Rhonda Copelon was a force of nature and a CCR institution. As an early staff member and longtime Board member, Rhonda blazed the trail for countless people’s lawyers and social justice advocates.
As part of her commitment to the Center for Constitutional Rights and to future generations of advocates, Rhonda generously pledged a significant gift to CCR to establish the Copelon Fund for Gender Justice. The Fund will continue and deepen our gender work by creating dedicated, intersectional work along the lines of gender, LGBT issues, poverty and race across our docket areas; and by defending women and LGBT communities under attack by religious fundamentalists and evangelicals in the U.S. and abroad. The Center will soon be filing several cases kick started by this gift.
CCR is honored to establish the Copelon Fund celebrating Rhonda and her tremendous legacy. Her work to combat gender-based violence, racial discrimination, anti-abortion laws, and other human rights violations was unprecedented and helped protect and advance our fundamental rights over the last several decades.
As many of you know, Rhonda was always challenging those around her. With the Fund, Rhonda left one last challenge to everyone, both in her community and in the world—to build the Fund and continue her work. In order to receive the full amount of her generous bequest, CCR must match her gift with funds raised from other sources.
Rhonda Copelon, a CUNY School of Law professor and human rights attorney with and Vice-President of the Center for Constitutional Rights, was a human rights leader who broke new ground opening U.S. federal courts and international tribunals to gender-based violence and international human rights violations.
Copelon was noted for her key role in the landmark human rights case, Filártiga v. Peña-Irala, which established that victims of gross human rights abuses committed abroad had recourse to U.S. Courts. Additionally, she was a champion of women’s reproductive health and argued before the Supreme Court in Harris v. McRae, in which the Court narrowly upheld the Hyde Amendment which prohibited Medicaid reimbursement for almost all abortions. Remarkably both the Filártiga and McCrae decisions came down on June 30, 1980.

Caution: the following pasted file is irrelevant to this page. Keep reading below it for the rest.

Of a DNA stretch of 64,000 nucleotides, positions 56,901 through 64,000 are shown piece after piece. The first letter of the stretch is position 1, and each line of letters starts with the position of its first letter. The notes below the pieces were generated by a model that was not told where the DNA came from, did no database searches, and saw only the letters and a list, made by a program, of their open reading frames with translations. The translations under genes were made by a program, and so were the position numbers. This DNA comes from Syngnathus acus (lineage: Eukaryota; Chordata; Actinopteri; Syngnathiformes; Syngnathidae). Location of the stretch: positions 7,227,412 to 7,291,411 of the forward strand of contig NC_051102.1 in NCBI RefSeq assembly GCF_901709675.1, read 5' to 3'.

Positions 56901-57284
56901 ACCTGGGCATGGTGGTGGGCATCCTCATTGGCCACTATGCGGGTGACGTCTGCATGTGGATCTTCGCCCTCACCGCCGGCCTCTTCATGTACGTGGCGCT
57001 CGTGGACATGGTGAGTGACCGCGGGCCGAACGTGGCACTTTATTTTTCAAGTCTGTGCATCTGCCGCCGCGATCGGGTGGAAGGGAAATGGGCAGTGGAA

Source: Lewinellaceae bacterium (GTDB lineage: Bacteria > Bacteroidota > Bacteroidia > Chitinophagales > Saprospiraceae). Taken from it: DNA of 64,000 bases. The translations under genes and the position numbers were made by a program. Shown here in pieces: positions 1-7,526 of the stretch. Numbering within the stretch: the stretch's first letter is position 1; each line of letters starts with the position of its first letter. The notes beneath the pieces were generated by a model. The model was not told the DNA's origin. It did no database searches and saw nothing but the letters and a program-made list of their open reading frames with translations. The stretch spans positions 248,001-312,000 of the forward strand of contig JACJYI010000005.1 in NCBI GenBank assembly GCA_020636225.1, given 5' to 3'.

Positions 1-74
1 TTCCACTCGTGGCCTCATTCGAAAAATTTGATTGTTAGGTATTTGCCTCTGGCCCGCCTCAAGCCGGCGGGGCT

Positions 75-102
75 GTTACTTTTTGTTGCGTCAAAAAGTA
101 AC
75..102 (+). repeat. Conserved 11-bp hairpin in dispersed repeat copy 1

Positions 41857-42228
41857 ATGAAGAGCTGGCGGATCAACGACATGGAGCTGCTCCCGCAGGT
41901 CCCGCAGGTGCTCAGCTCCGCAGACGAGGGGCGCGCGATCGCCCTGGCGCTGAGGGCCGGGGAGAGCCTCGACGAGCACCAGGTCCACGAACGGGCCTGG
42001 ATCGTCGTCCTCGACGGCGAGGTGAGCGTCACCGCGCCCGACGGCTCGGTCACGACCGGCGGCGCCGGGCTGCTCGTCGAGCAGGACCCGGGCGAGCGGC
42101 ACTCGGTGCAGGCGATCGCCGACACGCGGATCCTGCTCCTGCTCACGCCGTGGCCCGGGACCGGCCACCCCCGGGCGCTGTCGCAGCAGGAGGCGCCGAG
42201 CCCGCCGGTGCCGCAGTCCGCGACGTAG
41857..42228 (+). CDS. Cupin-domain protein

Over the course of her 12 years on staff at CCR, Copelon challenged racial discrimination, government wiretapping, and worked on several landmark cases including Filártiga. She also argued before the Supreme Court in Drew v. Andrews, in support of African-American women plaintiffs who were denied teaching jobs because of the Mississippi Drew municipal school district policy that barred parents of out-of-wedlock children from all but janitorial positions. In this challenge to this moralistic and punitive policy, young unwed mothers won their case and their jobs back at the Supreme Court based on a claim of marital discrimination.
Deeply distressed by the majority’s cruel interpretation of the Constitution in McRae, but heartened by the door opened on the same day by the Filártiga case, Copelon turned to international human rights as a basis for protection of rights of women and the poor.
In 1983, Copelon was a founding faculty member of CUNY Law, and in 1992 she co-founded the Law School’s International Women’s Human Rights Clinic (IWHR). She cofounded the Women’s Caucus for Gender Justice and through her role as secretariat and as the Director of IWHR, she coordinated an effort with partners across the globe ensuring that the Rome Statute was written to take gender into account concerning the crimes, procedure and evidence and composition of the Court and personnel. In particular, as a result of her tireless passion and work with partnering organizations, the International Criminal Court instead codified sexual and gender crimes as being part of their jurisdiction.
“Rhonda had a fiery passion to bring justice to all the oppressed and abused women of the world."
~Peter Weiss, Vice President of CCR and co-counsel in Filártiga
“Rhonda was a true fighter who through the years has shown me her unconditional love for human kind and her effusive desire for the equal rights of all beings. Without her, there would not be a Filártiga principle. She was the pillar that held me throughout the toughest times of my life.”
~ Dolly Filártiga, the plaintiff in the case that bore her family name and who became her dear friend
“It was hearing Rhonda speaking about Harris v. McCrae at Yale Law School that inspired me to come to CCR in the first place.”
~ Professor David Cole, of Georgetown University Law Center, a leading constitutional scholar and CCR alumni and current board member